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Should the Giants put in a waiver claim on Obi Melifonwu?

There’s a new option to potentially improve the Giants’ secondary

NFL: Oakland Raiders at Dallas Cowboys Matthew Emmons-USA TODAY Sports

The New York Giants need help in their defensive secondary, and as it just so happens a freak defensive back just became available.

The Oakland Raiders surprised many around the NFL media-scape when they released 2017 second round pick Obi Melifonwu Thursday afternoon.

As a second-year player, Melifonwu is not yet eligible for free agency and will hit the waiver wire. By virtue of having the second pick in the 2018 draft, the Giants have the second claim on the waiver wire behind the Cleveland Browns. So, there is a good chance they will be able to get any player on whom they put a claim.

So, should they? Well, that might be complicated.

We reached out to Levi Damien of Silver and Black Pride for some info on Obi, and this is what he had to say.

He is injured. And he’s been injured a lot since he got here. [Raiders coach Jon] Gruden seemed to question his desire this offseason. He is also not a big hitter, but he wraps up well. Other than that, he has not played a snap at his given safety position for the Raiders, so I don’t have a whole lot more info on him.

He was seen as a hybrid safety, more of a strong safety who could cover tight ends.

Melifonwu was on the injured reserve twice in 2017, suffering an ankle to start the season, followed by a hip injury two weeks after returning from the IR — he had season-ending surgery on the second injury in December of 2017.

Since then it seems he hadn’t bought in with the Raiders’ new coaching staff.

It is possible that in a new environment — one like, say, the Giants, where the head coach strives to develop a personal relationship with his players, the defensive coordinator runs a streamlined, aggressive defense, and has invested in veteran mentors for young players — Melifonwu might buy in and unleash his freakish athleticism.

And he IS an athletic freak, all you have to do is look at his spider chart from last year’s combine to see that:

In his scouting report for him,’s Lance Zierlein said:

Elite size with premium athletic traits that should show up at combine testing. Four-year starter. Sharp focus when ball is in the air. Takes path to the ball with undercut of the route at the last second. Plus hand-eye coordination to flip the field with interceptions. Former cornerback who has the athleticism to cover matchup tight ends and some big slots. Posted six interceptions over last two seasons. Uses big frame to body-up seam-runners and constrict their windows. Downhill tackling machine. Plus range with a wide net to bring runners down once he gets his arms into them. Body-up hitter. Drastically reduced penalties totals over junior and senior season.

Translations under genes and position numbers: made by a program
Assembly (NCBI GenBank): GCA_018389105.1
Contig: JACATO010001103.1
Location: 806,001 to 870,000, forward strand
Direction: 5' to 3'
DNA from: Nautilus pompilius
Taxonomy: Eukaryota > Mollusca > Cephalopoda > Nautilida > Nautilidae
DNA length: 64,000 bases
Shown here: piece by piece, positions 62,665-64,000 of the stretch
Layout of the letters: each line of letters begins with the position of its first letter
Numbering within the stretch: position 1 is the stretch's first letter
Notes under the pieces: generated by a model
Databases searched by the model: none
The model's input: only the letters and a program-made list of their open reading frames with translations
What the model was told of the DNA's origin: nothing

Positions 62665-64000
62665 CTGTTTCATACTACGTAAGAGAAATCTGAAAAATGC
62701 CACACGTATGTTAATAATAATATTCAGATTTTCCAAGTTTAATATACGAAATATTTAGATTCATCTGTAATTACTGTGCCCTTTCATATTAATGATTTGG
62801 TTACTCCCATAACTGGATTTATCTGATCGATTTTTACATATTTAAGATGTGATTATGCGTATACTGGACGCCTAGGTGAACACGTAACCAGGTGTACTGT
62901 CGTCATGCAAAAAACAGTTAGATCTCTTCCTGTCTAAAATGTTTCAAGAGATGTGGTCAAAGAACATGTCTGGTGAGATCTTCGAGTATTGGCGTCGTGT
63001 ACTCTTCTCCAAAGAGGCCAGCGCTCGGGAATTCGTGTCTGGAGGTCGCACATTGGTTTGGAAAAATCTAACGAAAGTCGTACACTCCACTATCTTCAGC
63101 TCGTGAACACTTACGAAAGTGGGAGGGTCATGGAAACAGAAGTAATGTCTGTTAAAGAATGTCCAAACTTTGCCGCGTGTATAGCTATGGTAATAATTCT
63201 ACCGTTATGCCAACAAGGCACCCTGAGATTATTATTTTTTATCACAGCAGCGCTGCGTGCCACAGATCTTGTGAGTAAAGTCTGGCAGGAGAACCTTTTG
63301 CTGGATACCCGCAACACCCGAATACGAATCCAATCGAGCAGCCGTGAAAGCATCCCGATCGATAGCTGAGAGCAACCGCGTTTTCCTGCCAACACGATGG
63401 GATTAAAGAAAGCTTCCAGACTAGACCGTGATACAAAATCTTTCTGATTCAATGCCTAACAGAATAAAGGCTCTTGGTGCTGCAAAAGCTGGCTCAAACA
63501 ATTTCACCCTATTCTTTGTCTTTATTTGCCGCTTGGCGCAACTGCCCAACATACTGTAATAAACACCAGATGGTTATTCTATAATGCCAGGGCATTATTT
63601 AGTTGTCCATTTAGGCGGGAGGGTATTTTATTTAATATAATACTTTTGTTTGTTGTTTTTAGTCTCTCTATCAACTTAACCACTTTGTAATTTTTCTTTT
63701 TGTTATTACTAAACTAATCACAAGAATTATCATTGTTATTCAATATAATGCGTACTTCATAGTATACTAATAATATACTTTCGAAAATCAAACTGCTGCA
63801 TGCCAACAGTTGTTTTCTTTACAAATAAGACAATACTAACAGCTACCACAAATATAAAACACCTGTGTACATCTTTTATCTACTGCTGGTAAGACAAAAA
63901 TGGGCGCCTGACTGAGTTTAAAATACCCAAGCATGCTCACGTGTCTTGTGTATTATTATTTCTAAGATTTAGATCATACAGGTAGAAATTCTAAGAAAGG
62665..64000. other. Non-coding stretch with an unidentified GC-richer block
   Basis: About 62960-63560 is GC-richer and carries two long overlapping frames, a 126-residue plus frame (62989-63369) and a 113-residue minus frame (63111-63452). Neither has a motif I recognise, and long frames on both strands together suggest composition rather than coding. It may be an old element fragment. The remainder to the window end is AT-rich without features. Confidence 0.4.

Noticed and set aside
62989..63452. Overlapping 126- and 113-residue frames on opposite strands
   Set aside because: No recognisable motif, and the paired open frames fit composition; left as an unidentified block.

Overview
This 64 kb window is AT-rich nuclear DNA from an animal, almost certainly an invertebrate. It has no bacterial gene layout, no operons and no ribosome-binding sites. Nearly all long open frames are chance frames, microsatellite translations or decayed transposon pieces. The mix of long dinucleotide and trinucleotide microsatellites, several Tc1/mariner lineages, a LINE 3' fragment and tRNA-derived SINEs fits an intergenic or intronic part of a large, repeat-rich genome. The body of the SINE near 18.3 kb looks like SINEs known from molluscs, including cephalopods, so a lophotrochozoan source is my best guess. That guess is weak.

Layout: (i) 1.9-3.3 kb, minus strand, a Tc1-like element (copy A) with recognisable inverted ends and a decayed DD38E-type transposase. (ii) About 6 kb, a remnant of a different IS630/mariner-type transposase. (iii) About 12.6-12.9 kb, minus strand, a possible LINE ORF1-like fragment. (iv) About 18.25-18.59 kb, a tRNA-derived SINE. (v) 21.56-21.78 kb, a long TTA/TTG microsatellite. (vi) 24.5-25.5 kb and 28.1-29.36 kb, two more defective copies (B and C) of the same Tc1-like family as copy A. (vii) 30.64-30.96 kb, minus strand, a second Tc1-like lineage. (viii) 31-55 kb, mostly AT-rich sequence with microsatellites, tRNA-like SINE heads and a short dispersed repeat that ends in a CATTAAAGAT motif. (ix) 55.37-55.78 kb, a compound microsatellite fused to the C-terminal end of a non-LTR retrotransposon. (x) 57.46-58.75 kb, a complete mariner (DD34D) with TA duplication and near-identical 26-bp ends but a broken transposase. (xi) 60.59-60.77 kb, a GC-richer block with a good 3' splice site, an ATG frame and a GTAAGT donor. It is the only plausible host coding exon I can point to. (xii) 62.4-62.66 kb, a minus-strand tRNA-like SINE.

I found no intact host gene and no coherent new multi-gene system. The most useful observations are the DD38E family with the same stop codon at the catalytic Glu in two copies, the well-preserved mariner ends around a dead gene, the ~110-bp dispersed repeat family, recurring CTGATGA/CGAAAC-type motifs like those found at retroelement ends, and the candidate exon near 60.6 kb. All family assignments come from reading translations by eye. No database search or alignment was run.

BOTTOM LINE Big and athletic, he may lack the coverage qualities and instincts needed to work as a “last line of defense” player in a pass-happy division. Melifonwu is an effective downhill tackler who has the ability to match up against tight ends and make a living near the line of scrimmage. His football instincts aren’t up to par, but the size and traits will be extremely enticing for teams who covet traits first.

So, should the Giants put in a waiver claim on Melifonwu?

We don’t know what the truth is with his health and where he is mentally. It should be noted that the Raiders are also in a contentious standoff with Khalil Mack, and there might just be a personality conflict here as well. A new environment, close to home, with a new coaching staff could be what the young man needs. Or not — those of us on the outside just don’t know, and that adds an element of risk.

Personally, I would put the claim in.

The Giants need help in their secondary and Melifonwu is a legitimate athletic freak who offers some positional versatility. The Giants have moved Ray-Ray Armstrong to the nickel linebacker spot to help account for tight ends, but Melifonwu could help in that capacity as well.

But what sets this apart from looking at veterans like Dominique Rodgers-Cromartie, George Iloka, or Breshaud Breeland is that Melifonwu is on a rookie contract and if he buys in he would under control for a low cost for the next three seasons. And if he doesn’t work out, he could be released relatively painlessly.

What do you think Giants fans?